School Accountability Favors Subjects Like Math
Tyler Cowen is blogging about a study that found No Child Left Behind to have improved student math scores but not reading scores. Cowen comments:
Math skills are more the result of drill, whereas you have to learn how to love to read and much of that happens within the family, not at school. Math is therefore easier to “teach by central planning,” so to speak.
I do think that children can learn to love reading in school, but I agree with Cowen that skills like reading are not amenable to state control. Math at the K–12 level entails learning a limited number of facts and procedures, in a set order. Although there are different ways to write out the algorithms and explain the concepts, nobody goes very far in trigonometry or calculus without first learning arithmetic and algebra. The government can say, “Teach x, y, and z in math class,” and then give a test to see whether schools complied.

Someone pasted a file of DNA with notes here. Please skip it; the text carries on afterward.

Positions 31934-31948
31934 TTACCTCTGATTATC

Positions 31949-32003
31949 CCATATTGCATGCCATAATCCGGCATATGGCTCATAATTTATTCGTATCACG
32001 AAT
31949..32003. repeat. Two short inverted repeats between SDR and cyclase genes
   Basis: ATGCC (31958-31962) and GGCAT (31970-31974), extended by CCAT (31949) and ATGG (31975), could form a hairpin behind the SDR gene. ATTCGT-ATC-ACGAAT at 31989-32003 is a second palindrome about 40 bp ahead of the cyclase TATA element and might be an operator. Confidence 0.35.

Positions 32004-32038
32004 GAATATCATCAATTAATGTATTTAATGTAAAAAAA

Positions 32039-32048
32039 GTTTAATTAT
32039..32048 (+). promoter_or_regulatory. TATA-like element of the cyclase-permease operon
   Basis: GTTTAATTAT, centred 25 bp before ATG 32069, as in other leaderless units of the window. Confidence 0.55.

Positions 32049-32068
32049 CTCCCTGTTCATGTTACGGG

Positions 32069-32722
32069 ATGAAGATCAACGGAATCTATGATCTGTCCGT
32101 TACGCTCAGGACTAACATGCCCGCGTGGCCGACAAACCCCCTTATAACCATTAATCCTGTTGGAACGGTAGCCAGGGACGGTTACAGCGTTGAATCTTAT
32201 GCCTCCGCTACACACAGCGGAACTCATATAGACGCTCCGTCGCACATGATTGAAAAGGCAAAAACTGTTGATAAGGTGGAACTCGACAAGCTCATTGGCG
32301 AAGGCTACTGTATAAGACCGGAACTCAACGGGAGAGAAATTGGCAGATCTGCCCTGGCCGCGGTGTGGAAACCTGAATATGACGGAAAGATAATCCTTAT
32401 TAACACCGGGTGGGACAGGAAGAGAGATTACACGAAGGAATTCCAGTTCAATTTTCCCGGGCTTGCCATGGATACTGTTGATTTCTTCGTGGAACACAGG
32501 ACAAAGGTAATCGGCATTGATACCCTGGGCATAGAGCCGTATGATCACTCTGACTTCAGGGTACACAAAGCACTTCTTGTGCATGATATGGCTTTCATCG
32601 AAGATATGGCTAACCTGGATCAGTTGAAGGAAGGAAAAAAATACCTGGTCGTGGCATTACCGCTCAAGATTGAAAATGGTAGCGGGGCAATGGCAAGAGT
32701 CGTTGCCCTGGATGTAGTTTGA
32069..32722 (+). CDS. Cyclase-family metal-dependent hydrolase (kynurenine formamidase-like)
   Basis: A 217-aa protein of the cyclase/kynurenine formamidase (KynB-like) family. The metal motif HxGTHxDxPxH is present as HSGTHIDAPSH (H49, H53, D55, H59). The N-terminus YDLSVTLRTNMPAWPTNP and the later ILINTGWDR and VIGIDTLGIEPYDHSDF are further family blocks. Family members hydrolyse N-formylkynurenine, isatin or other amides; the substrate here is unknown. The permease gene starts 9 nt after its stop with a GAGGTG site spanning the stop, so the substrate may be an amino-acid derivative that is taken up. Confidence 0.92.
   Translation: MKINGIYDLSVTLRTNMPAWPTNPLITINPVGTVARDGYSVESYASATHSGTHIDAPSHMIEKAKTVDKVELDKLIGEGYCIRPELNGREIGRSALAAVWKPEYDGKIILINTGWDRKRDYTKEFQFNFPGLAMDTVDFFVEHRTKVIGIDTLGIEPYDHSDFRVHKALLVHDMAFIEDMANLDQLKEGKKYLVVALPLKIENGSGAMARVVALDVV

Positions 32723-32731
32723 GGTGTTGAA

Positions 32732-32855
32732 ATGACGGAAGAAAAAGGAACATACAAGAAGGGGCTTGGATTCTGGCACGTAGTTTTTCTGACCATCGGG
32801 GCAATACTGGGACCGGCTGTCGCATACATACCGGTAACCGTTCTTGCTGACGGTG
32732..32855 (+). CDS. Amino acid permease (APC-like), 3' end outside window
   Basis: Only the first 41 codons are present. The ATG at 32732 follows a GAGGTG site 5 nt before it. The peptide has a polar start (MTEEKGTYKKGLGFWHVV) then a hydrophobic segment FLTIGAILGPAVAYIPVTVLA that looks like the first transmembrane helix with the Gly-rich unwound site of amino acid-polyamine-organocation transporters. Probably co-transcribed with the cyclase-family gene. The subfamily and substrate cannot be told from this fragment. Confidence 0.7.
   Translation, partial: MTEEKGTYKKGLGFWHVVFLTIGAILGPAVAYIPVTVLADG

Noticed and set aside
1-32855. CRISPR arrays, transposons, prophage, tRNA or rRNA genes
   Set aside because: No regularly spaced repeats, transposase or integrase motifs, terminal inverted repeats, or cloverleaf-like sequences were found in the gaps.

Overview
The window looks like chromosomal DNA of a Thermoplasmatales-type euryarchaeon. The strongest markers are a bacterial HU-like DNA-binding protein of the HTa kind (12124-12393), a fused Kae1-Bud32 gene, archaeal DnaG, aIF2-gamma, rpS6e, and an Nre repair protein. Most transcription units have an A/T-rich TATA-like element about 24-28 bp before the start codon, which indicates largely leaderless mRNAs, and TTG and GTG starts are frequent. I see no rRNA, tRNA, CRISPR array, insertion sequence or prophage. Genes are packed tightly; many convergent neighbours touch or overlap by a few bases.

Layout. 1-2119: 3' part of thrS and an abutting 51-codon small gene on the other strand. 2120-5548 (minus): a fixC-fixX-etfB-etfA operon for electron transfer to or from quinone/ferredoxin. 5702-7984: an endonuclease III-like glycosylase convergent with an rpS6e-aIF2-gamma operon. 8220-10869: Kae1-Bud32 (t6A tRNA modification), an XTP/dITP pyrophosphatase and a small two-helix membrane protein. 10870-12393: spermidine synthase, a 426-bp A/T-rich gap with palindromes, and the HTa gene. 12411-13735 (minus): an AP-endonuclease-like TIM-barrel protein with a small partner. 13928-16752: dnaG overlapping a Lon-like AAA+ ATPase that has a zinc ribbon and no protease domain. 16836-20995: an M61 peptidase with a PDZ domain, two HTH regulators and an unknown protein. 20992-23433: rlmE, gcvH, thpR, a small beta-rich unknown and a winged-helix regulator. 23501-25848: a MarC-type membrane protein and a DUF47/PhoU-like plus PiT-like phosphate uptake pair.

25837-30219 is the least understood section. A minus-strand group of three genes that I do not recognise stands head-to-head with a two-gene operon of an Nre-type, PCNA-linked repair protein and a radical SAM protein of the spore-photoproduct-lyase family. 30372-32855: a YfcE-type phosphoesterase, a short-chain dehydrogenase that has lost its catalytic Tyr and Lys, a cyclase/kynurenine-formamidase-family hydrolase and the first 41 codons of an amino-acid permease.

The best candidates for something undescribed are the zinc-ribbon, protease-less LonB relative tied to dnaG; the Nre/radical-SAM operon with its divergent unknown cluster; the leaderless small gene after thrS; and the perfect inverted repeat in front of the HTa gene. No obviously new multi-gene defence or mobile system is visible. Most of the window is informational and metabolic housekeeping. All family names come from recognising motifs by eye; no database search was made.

Students’ reading ability does not develop in a linear fashion like math skills. People learn to read by reading widely and building up reading experience over time. There’s no obvious, direct route to a high level of reading comprehension, so it’s harder to legislate improvements in reading skills.